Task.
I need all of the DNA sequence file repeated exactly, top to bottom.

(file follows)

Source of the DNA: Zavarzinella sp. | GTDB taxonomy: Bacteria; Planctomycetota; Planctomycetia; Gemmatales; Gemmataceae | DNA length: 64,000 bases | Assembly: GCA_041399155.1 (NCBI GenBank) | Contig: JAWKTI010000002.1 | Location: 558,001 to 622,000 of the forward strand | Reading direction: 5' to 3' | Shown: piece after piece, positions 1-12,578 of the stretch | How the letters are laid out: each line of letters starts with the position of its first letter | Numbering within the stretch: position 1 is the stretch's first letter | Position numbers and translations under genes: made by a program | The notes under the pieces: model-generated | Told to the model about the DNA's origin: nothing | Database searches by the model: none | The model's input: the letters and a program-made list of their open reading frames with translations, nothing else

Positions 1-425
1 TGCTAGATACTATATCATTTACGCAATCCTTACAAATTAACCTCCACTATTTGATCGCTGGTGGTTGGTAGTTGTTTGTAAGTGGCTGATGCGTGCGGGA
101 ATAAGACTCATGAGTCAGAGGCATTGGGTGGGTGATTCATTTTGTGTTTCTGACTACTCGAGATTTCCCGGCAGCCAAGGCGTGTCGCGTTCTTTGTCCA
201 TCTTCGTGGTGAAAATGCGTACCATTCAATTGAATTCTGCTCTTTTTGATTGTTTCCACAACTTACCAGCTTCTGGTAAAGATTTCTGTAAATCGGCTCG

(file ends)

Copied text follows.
Source of the DNA: Zavarzinella sp. | GTDB taxonomy: Bacteria; Planctomycetota; Planctomycetia; Gemmatales; Gemmataceae | DNA length: 64,000 bases | Assembly: GCA_041399155.1 (NCBI GenBank) | Contig: JAWKTI010000002.1 | Location: 558,001 to 622,000 of the forward strand | Reading direction: 5' to 3' | Shown: piece after piece, positions 1-12,578 of the stretch | How the letters are laid out: each line of letters starts with the position of its first letter | Numbering within the stretch: position 1 is the stretch's first letter | Position numbers and translations under genes: made by a program | The notes under the pieces: model-generated | Told to the model about the DNA's origin: nothing | Database searches by the model: none | The model's input: the letters and a program-made list of their open reading frames with translations, nothing else

Positions 1-425
1 TGCTAGATACTATATCATTTACGCAATCCTTACAAATTAACCTCCACTATTTGATCGCTGGTGGTTGGTAGTTGTTTGTAAGTGGCTGATGCGTGCGGGA
101 ATAAGACTCATGAGTCAGAGGCATTGGGTGGGTGATTCATTTTGTGTTTCTGACTACTCGAGATTTCCCGGCAGCCAAGGCGTGTCGCGTTCTTTGTCCA
201 TCTTCGTGGTGAAAATGCGTACCATTCAATTGAATTCTGCTCTTTTTGATTGTTTCCACAACTTACCAGCTTCTGGTAAAGATTTCTGTAAATCGGCTCG